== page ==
Figure 2 – Balancing on a trampoline in the playground

Good posture and gait later on is dependent on loads of early movement.

Child on playground stepping from one shaped platform to another

Figure 3 – Stepping from one platform to another

Encouraging the child with vision impairment to want to move and play, actively is extremely important!

Child and O & M instructor crawling on an airbed

Figure 4 – Crawling on an airbed

Motor Play Ideas

  • Rough and tumble, as much as possible, from as early on as possible.
  • Talk about the different movement and body parts as you play!
  • Bounce on trampolines, rock and swing.
  • Crawl, climb and go through obstacle courses often.
  • Have the child move for himself, actively ‘helping’ with daily/dressing tasks. Give oodles of TIME to respond and engage.
  • Encourage children to do as much for themselves as possible, engaging their body and the world around them.
  • Have fun!
A young child playing on a spring rocker

Figure 5 – Playing on a spring rocker

Motor Play helps the child:

  • Organise and develop the brain.
  • Learn about the body and how to move it efficiently.
  • Learn about space.
  • Master the environment.
  • And it’s fun!
Young girl in mid air, attached to a bungy trampoline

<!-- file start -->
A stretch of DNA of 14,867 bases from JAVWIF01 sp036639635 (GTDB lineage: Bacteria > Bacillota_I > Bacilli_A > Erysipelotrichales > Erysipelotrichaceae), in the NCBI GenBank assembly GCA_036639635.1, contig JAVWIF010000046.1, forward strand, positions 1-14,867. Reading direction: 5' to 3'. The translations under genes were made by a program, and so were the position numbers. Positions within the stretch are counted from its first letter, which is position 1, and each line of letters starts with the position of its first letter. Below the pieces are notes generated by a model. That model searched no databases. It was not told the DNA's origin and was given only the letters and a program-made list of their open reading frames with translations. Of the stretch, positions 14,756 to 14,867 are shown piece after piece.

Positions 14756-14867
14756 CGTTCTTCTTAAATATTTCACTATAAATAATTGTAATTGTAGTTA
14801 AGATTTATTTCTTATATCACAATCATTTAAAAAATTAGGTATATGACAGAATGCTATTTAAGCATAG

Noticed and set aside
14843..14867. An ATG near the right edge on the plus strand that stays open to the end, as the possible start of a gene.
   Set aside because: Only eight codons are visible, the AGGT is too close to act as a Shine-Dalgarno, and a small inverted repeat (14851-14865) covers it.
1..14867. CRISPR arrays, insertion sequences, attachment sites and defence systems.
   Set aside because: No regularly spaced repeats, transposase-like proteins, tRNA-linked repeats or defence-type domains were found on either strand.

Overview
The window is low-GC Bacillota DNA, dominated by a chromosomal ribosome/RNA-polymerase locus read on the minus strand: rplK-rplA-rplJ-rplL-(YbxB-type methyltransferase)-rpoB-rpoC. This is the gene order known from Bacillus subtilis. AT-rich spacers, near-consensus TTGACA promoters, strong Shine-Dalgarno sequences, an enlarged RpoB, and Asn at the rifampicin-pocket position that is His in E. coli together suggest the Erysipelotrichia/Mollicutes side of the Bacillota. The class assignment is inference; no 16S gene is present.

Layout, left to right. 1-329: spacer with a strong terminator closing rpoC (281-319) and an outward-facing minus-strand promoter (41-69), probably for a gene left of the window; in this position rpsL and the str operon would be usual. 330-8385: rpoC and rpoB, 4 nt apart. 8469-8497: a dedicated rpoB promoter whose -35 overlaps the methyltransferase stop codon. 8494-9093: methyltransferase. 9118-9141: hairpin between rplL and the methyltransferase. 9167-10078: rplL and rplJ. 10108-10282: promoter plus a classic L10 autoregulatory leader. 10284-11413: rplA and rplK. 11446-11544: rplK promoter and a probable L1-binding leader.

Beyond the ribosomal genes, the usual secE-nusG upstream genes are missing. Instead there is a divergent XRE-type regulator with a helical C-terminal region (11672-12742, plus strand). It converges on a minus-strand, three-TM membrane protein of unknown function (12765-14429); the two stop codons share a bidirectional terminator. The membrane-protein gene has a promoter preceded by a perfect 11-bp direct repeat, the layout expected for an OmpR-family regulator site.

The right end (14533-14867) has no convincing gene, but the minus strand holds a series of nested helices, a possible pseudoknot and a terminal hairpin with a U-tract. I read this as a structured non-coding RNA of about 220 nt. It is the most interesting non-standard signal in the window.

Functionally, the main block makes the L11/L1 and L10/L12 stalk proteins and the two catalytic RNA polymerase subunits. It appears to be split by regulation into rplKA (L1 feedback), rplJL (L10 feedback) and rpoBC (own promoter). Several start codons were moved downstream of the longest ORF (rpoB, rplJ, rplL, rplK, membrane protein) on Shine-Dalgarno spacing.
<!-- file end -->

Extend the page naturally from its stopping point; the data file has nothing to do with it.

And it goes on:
Figure 6 – Young girl on a bungy trampoline

Two children rolling on top of their dad, rough and tumbling

Figure 7 – Rough and tumble with dad

Kids with a vision impairment sometimes need to have a bit of guidance to want to move and have fun with motor play.

Child being rolled around on an airbed by O&M instructor

Figure 8 – Child being rolled around on an airbed by O&M instructor

So join in and have fun! Talk and move and push and roll together!

‘Sensory’ and ‘motor’ play have positive impacts on development of body image and motivation to move and engage.

O & M instructor holding up an airbed while child pushed against the airbed

Figure 9 – Holding up an airbed while child pushed against the airbed

It is especially important when there is a vision impairment!

Sensory Motor Play is important because it:

  • Is interactive and you communicate heaps – visually, through speech, tactually – while playing.
  • Helps you learn about HOW your body moves by actively moving it and labeling those moves.
  • Provides fun opportunities to learn things like ‘beside’, ‘in front’, ‘behind’, ‘left’, ‘right’ and so on.
  • Primes the brain for learning!
Child crawling on an airbed while the O & M instructor holds and moves the airbed around